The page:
Britain's Royal Marines got some unexpect attention this fall after reports they had "defeated" US Marines in an exercise.
The details in the reports have been disputed, but they highlight the special capabilities and unique histories of both units.
In October, an exercise in the California desert involving marine forces from across NATO spurred some unintended drama when reports surfaced about the swift defeat of US Marines at the hands of their British counterparts.
Exercise Green Dagger is an annual large-scale force-on-force training event that seeks to prepare US Marine Corps units for upcoming deployments to combat zones or volatile regions.
Marines from the US, UK, Canada, the Netherlands, and the United Arab Emirates "fought" against one another in mock combat drills. During one five-day event, the Royal Marines Commandos defeated their American counterparts despite having smaller numbers.
While many have disputed those reports, they have highlighted the skills and capabilities of both forces. Here's how they stack up.
Royal Marines Commandos
The Royal Marines Commandos are a very interesting unit when it comes to classification. For centuries they served as naval infantry, sailing on Royal Navy ships and fighting on sea and land, in addition to being the troops responsible for enforcing discipline on the British navy.
After the Napoleonic Wars and the British navy's rise to dominance of the seas, the Royal Marines increasingly deployed on land as a naval infantry force. By World War I, they were fighting in the trenches alongside regular infantry units.
It was during World War II that the Royal Marines first entered the special-operations realm. After Germany swept across Europe, the British stood up commando units to take the fight to the continent and keep the Germans on edge.
Initially, the "Commandos," as the units themselves were called, were composed of British Army soldiers and volunteers from many countries that had surrendered to the Nazis.
In 1942, the Royal Marines created their own commando units and added the coveted "Commando" designation to their title. They specialized in amphibious operations against Axis forces in occupied Europe and the Pacific theater throughout the war.
The Royal Marines Commando were the only "Commando" unit of the roughly 40 that existed during the war to survive the major demobilization that came after Germany and Japan surrendered.
Similar but different
While the US and British forces are similar as marines, comparing them is like comparing apples to oranges.
Whereas the US Marine Corps is a combined warfare force that can conduct expeditionary campaigns, the Royal Marines Commandos are a much smaller, more specialized unit that has served as a quick-reaction force of sorts for the UK.
The US Marine Corps has about 200,000 troops and more than 1,000 fighter jets and helicopters and until recently operated its own tank fleet. In contrast, the Royal Marines Commandos field less than 8,000 troops total, only half of them being line infantry. The British Marines have no armor or fighter jets of their own.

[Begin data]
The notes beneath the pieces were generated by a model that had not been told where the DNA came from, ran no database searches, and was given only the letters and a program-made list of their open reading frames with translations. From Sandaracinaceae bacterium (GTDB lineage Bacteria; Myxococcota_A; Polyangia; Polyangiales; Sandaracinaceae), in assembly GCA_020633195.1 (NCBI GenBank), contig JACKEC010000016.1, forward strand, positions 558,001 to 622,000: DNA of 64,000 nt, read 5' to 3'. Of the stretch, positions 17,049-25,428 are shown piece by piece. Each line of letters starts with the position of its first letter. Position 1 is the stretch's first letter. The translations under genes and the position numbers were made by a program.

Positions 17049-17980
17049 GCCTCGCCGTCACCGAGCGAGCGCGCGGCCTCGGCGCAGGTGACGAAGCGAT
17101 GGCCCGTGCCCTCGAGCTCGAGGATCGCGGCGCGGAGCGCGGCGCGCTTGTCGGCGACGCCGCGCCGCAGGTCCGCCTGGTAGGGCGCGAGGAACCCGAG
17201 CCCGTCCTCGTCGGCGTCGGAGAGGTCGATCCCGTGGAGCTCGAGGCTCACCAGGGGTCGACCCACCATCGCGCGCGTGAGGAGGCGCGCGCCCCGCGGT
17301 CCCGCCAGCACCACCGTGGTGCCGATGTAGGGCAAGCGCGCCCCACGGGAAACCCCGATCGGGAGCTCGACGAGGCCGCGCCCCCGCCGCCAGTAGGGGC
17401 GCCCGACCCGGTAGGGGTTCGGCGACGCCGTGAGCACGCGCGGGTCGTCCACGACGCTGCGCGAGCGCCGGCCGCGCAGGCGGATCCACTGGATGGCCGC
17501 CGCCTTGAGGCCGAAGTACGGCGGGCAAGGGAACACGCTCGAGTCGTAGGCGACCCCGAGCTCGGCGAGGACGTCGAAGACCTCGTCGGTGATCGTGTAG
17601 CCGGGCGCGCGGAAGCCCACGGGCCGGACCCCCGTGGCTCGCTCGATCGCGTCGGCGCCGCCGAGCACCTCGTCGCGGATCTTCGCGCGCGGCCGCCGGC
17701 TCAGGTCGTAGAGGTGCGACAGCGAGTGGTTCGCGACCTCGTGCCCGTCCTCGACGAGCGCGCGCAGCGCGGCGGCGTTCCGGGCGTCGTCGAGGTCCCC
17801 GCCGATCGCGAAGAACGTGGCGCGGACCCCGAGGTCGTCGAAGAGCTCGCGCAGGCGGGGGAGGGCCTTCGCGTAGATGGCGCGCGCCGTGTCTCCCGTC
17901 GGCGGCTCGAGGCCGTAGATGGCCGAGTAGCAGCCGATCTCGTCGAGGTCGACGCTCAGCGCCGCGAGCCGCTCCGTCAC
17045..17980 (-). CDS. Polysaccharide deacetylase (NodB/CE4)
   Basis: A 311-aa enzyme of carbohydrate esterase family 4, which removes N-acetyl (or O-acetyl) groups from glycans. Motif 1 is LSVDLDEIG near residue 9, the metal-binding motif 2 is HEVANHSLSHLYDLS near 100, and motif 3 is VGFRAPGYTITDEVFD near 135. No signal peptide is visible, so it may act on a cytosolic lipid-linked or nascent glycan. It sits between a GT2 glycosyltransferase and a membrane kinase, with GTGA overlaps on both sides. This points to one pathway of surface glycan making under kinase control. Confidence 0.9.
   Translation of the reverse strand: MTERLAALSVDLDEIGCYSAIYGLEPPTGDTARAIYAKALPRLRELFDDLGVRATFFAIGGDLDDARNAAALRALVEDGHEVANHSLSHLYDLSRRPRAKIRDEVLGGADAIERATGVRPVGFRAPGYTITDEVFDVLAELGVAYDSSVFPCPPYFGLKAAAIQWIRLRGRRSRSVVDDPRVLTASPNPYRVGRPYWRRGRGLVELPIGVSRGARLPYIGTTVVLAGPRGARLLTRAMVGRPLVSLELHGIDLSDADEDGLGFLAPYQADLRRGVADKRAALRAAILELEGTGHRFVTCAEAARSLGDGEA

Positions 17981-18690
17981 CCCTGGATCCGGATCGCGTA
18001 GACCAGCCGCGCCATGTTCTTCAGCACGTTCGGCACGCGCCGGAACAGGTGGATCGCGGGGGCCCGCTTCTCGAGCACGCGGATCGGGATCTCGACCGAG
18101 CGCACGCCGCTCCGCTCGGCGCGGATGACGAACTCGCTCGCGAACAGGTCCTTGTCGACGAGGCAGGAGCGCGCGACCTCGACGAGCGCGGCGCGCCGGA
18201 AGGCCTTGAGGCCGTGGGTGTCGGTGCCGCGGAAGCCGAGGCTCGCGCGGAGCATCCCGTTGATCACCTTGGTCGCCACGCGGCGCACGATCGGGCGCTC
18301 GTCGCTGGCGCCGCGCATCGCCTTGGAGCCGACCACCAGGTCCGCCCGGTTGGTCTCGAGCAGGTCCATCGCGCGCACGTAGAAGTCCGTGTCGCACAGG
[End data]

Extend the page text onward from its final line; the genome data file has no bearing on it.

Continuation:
Indeed, in terms of capabilities, training, selection, and mission, it would be more fair to compare the Royal Marines with the special-operations units of the US Marine Corps — the Marine Raiders, Recon Marines, and Force Recon Marines.
Even with differences in size and capabilities, both forces have illustrious combat histories.
The US Marines have distinguished themselves in several wars.
Some of their most well-known actions are the Battle of Belleau Wood during World War I, the battles of the Pacific campaign that led the Allies to Japan's doorstep during World War II, the Battle of Chosin Reservoir during the Korean War, and Second Battle of Fallujah during the Iraq war.
The Royal Marines Commandos earned respect and accolades for their actions in several engagements during World War II, but perhaps their most important campaign was during the Falklands War, when they marched across the rugged South Atlantic islands with full combat load — each troop carrying more than 100 pounds of gear — and defeated the Argentines in a series of brutal engagements.
The Royal Marines Commandos are now entering a new phase as British special-operations forces evolve for a world in which potential near-peer warfare against Russia or China has replaced large-scale counterterrorism operations as the main concern.
As part of that modernization, the Commandos are getting new weapons and gear in addition to restructuring into smaller, more agile units.
"We've always been an elite force, but not many people outside the UK know about us. Our military is small compared to the Americans, and the Royals [Marines Commandos] are even a smaller part of that. But we're the fellas you want in a trench when the going gets tough," a former Special Boat Service operator told Insider.
The SBS was for decades the tier 1 special-missions unit of the Royal Marines, recruiting solely from the commandos. It was equivalent to the US Naval Special Warfare Development Group, which used to be called SEAL Team Six.
Nowadays, however, the SBS and the Special Air Service (SAS), its Army counterpart, recruit from the wider British military. And like the Royal Marines, the SBS has always worked closely with their American counterparts.
"We have a close working relationship with the Americans, and we have frequent exchange programs, or at least we had back in my days," the former SBS frogman said. "How that works is usually one of our lads or an American getting seconded to the opposite number for a year or two and serves as a regular member of that team. They train, work, and deploy with them as part of the unit."
Stavros Atlamazoglou is a defense journalist specializing in special operations, a Hellenic Army veteran (national service with the 575th Marine Battalion and Army HQ), and a Johns Hopkins University graduate.
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